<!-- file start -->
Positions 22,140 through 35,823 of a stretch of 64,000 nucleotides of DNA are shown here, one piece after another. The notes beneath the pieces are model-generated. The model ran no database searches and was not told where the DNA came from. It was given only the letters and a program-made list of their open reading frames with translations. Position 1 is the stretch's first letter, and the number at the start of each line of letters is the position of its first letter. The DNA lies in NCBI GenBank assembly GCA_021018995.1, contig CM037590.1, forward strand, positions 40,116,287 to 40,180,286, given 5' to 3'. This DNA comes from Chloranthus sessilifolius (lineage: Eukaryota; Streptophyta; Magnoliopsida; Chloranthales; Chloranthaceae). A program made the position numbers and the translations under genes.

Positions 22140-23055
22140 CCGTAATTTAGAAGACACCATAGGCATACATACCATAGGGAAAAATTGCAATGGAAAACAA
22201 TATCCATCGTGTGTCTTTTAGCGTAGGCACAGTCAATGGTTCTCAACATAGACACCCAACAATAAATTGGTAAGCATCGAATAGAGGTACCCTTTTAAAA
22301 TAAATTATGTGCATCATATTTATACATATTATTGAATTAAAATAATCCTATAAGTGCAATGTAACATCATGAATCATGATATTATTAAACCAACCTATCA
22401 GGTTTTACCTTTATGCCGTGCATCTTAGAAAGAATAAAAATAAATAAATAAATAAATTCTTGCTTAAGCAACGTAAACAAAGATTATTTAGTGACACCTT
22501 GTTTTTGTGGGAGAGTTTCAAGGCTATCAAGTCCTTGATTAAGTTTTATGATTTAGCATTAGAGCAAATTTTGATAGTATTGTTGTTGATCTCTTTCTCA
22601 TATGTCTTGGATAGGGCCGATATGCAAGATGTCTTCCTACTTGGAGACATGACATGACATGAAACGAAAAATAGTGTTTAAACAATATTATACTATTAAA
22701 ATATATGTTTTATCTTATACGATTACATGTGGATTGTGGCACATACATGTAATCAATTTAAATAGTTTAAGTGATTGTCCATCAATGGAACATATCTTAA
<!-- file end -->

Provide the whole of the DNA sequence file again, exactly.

Positions 22,140 through 35,823 of a stretch of 64,000 nucleotides of DNA are shown here, one piece after another. The notes beneath the pieces are model-generated. The model ran no database searches and was not told where the DNA came from. It was given only the letters and a program-made list of their open reading frames with translations. Position 1 is the stretch's first letter, and the number at the start of each line of letters is the position of its first letter. The DNA lies in NCBI GenBank assembly GCA_021018995.1, contig CM037590.1, forward strand, positions 40,116,287 to 40,180,286, given 5' to 3'. This DNA comes from Chloranthus sessilifolius (lineage: Eukaryota; Streptophyta; Magnoliopsida; Chloranthales; Chloranthaceae). A program made the position numbers and the translations under genes.

Positions 22140-23055
22140 CCGTAATTTAGAAGACACCATAGGCATACATACCATAGGGAAAAATTGCAATGGAAAACAA
22201 TATCCATCGTGTGTCTTTTAGCGTAGGCACAGTCAATGGTTCTCAACATAGACACCCAACAATAAATTGGTAAGCATCGAATAGAGGTACCCTTTTAAAA
22301 TAAATTATGTGCATCATATTTATACATATTATTGAATTAAAATAATCCTATAAGTGCAATGTAACATCATGAATCATGATATTATTAAACCAACCTATCA
22401 GGTTTTACCTTTATGCCGTGCATCTTAGAAAGAATAAAAATAAATAAATAAATAAATTCTTGCTTAAGCAACGTAAACAAAGATTATTTAGTGACACCTT
22501 GTTTTTGTGGGAGAGTTTCAAGGCTATCAAGTCCTTGATTAAGTTTTATGATTTAGCATTAGAGCAAATTTTGATAGTATTGTTGTTGATCTCTTTCTCA
22601 TATGTCTTGGATAGGGCCGATATGCAAGATGTCTTCCTACTTGGAGACATGACATGACATGAAACGAAAAATAGTGTTTAAACAATATTATACTATTAAA
22701 ATATATGTTTTATCTTATACGATTACATGTGGATTGTGGCACATACATGTAATCAATTTAAATAGTTTAAGTGATTGTCCATCAATGGAACATATCTTAA